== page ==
“Time spent with the sick is holy time. It is a way of praising God who conforms us to the image of his Son, who ‘came not to be served but to serve, and to give his life as a ransom for many.’” ~ Pope Francis’ Message for the 23rd World Day of the Sick, 2015
Established by St. John Paul II and first celebrated in 1993, the World Day of the Sick calls the faithful to pray in a special way for those suffering from illness, and for their families and caregivers. The day is observed on Feb. 11, the Feast of Our Lady of Lourdes, whose grotto countless pilgrims visit in the hopes of receiving spiritual and physical healing.
On this year’s observation of World Day of the Sick, Bishop Ronald Gainer visited the Penn State Milton S. Hershey Medical Center, where he celebrated Mass in the hospital’s Interfaith Chapel and then visited several patients to talk with them, anoint them, and present them with a rosary and the Divine Mercy image of Jesus.
“When we are afflicted with illness, when we have to leave our normal routines and responsibilities and enter into that time of struggle with illness, we begin to question the very meaning of life,” the bishop remarked in his homily during Mass.
“We ask a lot of ‘Why’s?’ and ‘How come’s?’ that we might have never asked before. At that point, it’s important for us to remember the saving work of Christ,” he said. “He could have saved us in any possible number of ways, but he chose to enter into the thing that often plagues us, stretches us the most, and that is the mystery of human suffering. He enters into that, and uses it to be a means of our salvation. Whenever we accept the cross of suffering in union with Christ, it has new meaning. It has a new significance.”
Hospital staff, patients, family members and those who minister there in pastoral care filled the chapel for the Mass, which was concelebrated by Dominican Father Pius Michael Tukura, the hospital’s Catholic chaplain.
In his homily, Bishop Gainer also remembered in a special way “all of those who have said yes to the vocation to care for the sick,” including those who serve in health care facilities, and those who care for the sick among their families, friends and parish communities.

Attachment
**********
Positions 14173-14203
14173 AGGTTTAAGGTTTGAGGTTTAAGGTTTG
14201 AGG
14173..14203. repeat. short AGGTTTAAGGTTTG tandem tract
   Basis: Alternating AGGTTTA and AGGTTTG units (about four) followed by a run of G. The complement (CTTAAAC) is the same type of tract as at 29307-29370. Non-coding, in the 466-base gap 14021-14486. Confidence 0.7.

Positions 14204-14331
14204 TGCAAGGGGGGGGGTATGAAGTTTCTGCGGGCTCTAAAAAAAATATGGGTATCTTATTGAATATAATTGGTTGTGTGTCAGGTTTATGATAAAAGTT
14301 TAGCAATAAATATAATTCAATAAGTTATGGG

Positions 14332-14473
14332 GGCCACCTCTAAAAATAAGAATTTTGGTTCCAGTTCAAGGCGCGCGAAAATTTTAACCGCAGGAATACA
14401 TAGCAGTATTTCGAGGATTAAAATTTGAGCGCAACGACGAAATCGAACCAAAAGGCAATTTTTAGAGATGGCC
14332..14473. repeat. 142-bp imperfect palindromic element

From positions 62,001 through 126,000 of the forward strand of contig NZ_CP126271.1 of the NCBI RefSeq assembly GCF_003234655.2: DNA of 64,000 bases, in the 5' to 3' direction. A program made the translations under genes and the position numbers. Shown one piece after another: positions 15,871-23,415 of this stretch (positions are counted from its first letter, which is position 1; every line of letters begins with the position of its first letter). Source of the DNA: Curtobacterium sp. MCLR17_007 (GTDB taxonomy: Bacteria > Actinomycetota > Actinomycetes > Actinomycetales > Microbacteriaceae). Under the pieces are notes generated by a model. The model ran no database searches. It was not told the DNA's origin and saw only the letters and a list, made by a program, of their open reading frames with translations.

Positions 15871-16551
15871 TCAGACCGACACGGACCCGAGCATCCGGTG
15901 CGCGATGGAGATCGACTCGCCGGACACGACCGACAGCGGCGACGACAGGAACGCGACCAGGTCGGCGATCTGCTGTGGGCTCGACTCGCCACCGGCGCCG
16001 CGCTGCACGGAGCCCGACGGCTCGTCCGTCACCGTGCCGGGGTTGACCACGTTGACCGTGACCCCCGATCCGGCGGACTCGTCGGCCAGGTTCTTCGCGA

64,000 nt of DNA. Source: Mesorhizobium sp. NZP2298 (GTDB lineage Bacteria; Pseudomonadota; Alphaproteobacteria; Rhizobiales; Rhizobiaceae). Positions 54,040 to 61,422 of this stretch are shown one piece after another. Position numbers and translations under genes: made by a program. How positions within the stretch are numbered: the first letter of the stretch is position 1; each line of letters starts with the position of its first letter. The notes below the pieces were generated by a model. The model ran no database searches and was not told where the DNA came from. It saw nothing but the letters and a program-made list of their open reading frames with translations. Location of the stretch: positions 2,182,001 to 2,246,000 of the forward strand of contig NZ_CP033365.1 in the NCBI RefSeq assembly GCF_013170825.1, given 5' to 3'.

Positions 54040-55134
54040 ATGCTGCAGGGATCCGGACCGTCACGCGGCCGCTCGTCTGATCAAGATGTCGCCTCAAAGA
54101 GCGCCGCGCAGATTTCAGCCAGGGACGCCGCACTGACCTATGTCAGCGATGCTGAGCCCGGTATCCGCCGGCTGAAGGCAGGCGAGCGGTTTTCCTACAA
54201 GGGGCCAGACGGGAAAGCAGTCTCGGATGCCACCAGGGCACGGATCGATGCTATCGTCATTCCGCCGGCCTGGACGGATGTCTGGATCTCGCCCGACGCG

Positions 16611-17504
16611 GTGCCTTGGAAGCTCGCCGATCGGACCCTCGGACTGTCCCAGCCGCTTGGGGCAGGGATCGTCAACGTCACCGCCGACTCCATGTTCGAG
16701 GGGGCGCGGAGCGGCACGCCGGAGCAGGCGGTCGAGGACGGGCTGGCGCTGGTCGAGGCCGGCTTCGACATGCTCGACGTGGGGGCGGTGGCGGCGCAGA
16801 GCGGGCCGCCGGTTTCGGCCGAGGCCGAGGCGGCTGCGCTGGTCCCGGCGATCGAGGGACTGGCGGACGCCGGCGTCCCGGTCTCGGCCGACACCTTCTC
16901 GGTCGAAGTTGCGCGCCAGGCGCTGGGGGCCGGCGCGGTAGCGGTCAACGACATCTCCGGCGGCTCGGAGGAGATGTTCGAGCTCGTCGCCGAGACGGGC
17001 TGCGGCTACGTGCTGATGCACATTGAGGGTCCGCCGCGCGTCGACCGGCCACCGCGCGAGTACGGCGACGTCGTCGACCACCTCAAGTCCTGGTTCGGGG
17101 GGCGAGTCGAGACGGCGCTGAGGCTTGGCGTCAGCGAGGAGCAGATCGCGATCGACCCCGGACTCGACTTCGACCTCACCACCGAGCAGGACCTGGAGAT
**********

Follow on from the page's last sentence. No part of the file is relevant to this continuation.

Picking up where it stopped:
“Visiting the sick, ministering to them, taking care of those who are ill in any way is a holy time because the face of Christ is there in that person who suffers infirmity,” he said.
Spiritual care offered for the Catholic patients at the Hershey Medical Center includes Holy Communion, visits from Father Pius, the Sacrament of Reconciliation, anointing of the sick, and the Sacrament of Baptism for infants and last rites for those approaching death.
Ida Gorman, Catholic Patient Care Coordinator, synchronizes a group of 32 Extraordinary Ministers of Holy Communion who volunteer to bring the Eucharist to Catholic patients, who typically vary in number from 15-30 each day.
Ms. Gorman routinely visits patients to inquire about spiritual services that they or their family members might like to receive.
“In this ministry, I see people who are in physical and emotional duress, so spiritual care is critical,” she told The Catholic Witness.
“The support that Father Pius gives the patients is tremendous,” Ms. Gorman said. “There is a joy in their eyes when he steps into their room. They have a sense of peace when he gives the Eucharist to them. Even with patients who are not conscious, you can see them move their mouths in prayer as he prays the Our Father with them.”
Father Pius and Ms. Gorman escorted Bishop Gainer through the hospital facility, where he made palpable connections with several patients and their families during extended visits, including the main hospital floors, the intensive care unit, and Children’s Hospital.
Some of the patients with whom the bishop met had a positive prognosis, while others will continue to carry their cross like Christ. In all instances, they were bolstered by the visit from Bishop Gainer and Father Pius, and strengthened in their faith and their walk with Christ.
“Our faith is real, and something that we walk with daily, regardless of our struggles,” Ms. Gorman remarked.
By Jen Reed, The Catholic Witness
Source Link: http://www.hbgdiocese.org/2015/02/26/bishop-gainer-brings-christs-love-to-hospital-patients/
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